On the schedules.py module you will find this:
def is_due(self, last_run_at):
"""Returns tuple of two items `(is_due, next_time_to_run)`,
where next time to run is in seconds.
* `(True, 20)`, means the task should be run now, and the next
time to run is in 20 seconds.
* `(False, 12)`, means the task should be run in 12 seconds.
You can override this to decide the interval at runtime,
but keep in mind the value of :setting:`CELERYBEAT_MAX_LOOP_INTERVAL`,
which decides the maximum number of seconds celerybeat can sleep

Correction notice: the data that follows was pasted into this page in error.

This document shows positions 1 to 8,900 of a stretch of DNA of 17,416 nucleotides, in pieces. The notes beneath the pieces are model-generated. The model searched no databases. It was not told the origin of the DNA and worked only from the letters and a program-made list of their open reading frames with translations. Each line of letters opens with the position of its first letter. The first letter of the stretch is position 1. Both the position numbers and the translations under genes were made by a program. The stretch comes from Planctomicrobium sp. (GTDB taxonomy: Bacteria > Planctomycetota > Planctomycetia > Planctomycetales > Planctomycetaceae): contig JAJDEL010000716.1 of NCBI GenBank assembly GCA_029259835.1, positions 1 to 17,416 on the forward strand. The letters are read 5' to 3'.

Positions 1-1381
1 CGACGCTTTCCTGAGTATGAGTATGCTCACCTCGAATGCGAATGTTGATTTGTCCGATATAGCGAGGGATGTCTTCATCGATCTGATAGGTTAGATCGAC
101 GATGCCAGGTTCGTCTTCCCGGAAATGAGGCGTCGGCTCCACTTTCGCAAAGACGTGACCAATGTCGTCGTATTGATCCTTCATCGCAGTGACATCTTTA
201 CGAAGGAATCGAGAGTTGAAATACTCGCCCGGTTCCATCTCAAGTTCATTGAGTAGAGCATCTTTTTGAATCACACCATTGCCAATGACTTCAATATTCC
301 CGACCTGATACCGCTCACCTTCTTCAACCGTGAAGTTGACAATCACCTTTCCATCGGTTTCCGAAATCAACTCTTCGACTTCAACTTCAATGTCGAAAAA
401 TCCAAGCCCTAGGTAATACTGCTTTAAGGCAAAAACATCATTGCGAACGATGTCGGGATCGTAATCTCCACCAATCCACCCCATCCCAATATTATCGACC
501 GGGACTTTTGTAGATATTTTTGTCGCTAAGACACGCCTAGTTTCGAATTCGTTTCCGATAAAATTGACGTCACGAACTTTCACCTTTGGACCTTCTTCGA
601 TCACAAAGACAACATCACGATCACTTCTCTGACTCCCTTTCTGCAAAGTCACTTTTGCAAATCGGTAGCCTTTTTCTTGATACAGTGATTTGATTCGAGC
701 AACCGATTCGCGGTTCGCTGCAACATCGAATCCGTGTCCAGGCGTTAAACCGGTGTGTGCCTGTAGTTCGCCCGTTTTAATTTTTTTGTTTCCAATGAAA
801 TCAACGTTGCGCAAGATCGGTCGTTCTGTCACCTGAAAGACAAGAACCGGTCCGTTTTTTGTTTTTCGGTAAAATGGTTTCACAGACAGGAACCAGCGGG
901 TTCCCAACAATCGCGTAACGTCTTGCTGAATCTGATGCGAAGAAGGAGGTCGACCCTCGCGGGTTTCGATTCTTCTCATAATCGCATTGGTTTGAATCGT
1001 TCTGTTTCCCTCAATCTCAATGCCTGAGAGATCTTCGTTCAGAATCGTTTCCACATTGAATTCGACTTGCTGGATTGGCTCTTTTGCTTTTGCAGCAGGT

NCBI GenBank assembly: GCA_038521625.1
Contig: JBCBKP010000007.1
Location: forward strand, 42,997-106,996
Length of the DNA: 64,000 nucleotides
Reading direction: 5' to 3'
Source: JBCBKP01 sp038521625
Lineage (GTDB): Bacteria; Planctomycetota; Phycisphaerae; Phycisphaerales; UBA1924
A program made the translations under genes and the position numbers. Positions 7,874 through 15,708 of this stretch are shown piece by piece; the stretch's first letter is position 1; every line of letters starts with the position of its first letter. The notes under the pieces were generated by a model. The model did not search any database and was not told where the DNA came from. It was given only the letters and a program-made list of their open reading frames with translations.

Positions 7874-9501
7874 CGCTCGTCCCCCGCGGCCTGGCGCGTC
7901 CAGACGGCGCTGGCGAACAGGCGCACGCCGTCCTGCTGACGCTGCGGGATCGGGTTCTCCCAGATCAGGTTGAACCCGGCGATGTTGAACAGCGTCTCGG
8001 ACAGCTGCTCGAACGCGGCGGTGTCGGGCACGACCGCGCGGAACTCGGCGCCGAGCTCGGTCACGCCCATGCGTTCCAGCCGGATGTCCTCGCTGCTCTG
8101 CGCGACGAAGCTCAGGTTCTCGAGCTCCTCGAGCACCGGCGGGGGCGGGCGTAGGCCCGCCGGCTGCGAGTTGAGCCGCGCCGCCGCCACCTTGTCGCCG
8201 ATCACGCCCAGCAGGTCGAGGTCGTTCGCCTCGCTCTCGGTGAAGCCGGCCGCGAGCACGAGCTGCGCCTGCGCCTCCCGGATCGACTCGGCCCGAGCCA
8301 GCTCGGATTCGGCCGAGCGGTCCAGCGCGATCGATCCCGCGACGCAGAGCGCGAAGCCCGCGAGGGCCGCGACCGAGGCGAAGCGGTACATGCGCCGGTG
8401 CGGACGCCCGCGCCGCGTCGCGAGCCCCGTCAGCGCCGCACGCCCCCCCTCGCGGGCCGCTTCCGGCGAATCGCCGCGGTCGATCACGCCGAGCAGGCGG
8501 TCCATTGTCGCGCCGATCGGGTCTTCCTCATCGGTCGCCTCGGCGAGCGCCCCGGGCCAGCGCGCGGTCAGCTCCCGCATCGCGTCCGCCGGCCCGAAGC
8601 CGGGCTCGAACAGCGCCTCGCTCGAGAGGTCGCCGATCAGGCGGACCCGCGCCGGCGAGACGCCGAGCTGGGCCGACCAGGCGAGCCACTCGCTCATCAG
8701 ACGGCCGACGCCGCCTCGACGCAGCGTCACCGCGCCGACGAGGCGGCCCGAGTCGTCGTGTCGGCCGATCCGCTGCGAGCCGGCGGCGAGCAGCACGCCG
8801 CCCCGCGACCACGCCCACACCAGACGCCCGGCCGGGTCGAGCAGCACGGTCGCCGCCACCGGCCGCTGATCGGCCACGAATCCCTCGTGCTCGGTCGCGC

between re-checking the periodic task intervals. So if you
dynamically change the next run at value, and the max interval is
set to 5 minutes, it will take 5 minutes for the change to take
effect, so you may consider lowering the value of
:setting:`CELERYBEAT_MAX_LOOP_INTERVAL` if responsiveness is of
importance to you.
.. admonition:: Scheduler max interval variance
The default max loop interval may vary for different schedulers.
For the default scheduler the value is 5 minutes, but for e.g.
the django-celery database scheduler the value is 5 seconds.
last_run_at = self.maybe_make_aware(last_run_at)
rem_delta = self.remaining_estimate(last_run_at)
rem = timedelta_seconds(rem_delta)
if rem == 0:
return True, self.seconds
return False, rem
So, you can override the is_due method to set your own timedelta.